Hunch-backed economy

Updated: Jul 30 2013, 05:39am hrs
Apropos of the editorial Growth vs Dole (FE, Jul 25), none would grudge a fleeting smile on the official figures put out yesterday, on the decline in poverty levels in India. But a call for caution can do no harm. Under the guise of inclusiveness, the on going dole-driven political bent could land the nation in a hunch-backed economy that remains stooped down looking at the poverty line rather than looking up to growth levels to enable progress forward. It can then never attain full height. Transient policy fixations over time tend to be exemplified as noble tenets and become the national mantra. USSR long endured Putins social contract that had been trading freedom for security, China built up its vast middle class wielding authoritarianism, our own Left gave primacy toideology over education and reduced industries in West Bengal to a non-entity. They all are now waging an uphill struggle towards socio-political resurgence and a healthy economic equilibrium. Today, every single national economic index is drooping and planners, economists and administrators alike, have little clue on how to get the economy back on track. Without growth even existing jobs would be threatened. And as for that rare offer of a new job, even the telegram that used to carry such happy tidings earlier has become history.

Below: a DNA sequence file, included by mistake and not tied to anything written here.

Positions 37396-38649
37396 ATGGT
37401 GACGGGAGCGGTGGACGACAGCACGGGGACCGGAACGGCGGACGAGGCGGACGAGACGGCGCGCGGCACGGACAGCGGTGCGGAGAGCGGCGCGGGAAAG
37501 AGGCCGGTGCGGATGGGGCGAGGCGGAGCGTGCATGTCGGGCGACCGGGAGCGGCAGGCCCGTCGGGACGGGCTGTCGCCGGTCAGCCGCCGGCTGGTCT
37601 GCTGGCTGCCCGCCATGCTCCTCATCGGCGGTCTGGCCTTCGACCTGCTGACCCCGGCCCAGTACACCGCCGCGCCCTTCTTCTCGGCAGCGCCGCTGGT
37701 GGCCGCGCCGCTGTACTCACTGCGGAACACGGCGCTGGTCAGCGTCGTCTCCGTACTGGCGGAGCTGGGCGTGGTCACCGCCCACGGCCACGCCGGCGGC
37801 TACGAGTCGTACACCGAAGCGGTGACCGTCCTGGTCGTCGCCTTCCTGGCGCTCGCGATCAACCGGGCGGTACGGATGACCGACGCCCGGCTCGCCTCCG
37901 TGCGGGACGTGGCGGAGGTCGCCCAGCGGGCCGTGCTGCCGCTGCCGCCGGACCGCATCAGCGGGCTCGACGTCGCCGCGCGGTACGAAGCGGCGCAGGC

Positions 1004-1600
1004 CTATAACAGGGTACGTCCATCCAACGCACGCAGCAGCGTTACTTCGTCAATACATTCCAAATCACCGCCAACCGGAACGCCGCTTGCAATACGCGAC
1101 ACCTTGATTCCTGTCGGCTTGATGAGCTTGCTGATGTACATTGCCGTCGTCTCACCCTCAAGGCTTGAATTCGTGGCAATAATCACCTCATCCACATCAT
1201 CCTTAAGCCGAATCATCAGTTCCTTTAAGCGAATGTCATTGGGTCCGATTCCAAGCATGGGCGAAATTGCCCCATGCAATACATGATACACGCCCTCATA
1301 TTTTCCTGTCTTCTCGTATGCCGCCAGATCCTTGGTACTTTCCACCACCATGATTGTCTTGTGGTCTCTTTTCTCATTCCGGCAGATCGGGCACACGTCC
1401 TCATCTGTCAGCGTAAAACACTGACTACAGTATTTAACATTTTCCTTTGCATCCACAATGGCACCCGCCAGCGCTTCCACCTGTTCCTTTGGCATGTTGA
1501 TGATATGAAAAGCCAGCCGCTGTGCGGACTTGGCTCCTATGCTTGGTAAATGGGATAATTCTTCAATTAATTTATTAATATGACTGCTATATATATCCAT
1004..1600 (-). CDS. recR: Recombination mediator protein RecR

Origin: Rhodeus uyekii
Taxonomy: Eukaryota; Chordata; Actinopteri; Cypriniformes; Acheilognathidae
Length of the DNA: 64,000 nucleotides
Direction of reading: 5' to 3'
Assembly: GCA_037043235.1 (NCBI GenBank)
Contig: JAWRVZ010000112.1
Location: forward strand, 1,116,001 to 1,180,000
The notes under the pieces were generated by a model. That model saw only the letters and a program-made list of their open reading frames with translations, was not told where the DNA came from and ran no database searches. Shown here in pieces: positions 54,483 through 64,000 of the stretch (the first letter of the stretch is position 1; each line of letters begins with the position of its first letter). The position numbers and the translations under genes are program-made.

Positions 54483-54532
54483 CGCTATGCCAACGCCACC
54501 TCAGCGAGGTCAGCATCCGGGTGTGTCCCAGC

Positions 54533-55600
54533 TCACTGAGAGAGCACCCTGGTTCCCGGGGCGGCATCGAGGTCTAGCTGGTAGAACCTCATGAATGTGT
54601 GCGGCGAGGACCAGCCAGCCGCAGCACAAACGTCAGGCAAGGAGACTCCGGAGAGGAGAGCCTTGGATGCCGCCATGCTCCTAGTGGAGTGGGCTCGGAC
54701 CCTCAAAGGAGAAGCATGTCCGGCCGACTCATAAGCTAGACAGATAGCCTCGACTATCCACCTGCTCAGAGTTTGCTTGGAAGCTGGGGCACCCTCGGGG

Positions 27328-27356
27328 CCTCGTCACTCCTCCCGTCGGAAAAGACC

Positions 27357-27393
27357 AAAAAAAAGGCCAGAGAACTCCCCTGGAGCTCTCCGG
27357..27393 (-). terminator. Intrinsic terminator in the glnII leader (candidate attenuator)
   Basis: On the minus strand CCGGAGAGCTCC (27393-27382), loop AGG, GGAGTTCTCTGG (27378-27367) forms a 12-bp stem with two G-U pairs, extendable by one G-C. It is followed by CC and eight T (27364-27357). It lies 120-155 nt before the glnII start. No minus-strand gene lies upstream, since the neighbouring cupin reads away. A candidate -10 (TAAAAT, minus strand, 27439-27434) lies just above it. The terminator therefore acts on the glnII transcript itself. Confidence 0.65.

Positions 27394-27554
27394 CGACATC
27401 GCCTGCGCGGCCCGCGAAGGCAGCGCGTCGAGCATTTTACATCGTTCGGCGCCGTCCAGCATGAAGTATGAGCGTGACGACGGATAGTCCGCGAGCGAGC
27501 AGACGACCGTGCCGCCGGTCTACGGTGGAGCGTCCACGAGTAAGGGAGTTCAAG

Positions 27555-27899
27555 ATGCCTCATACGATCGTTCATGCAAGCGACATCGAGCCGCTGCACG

R Narayanan, Ghaziabad

Rupee and growth

Apropos of the column "RBI, rupee and growth" (FE, July 24), RBIs recent measures to prevent further fall in value of the rupee has caused concerns about growth. SBI has cautioned RBI not to choke liquidity. True, weaker rupee would worry the government on fiscal deficit. But it is not to be dealt with by strangling growth. When devaluation has taken its natural way, we have to make the best out of it by taking steps to stabilise rupee. At the same time, the struggle between growth and dole is going on. Some steps are being taken to step up reforms and I hope that these measures would result in a higher growth rate for the Indian economy.

Jacob Sahayam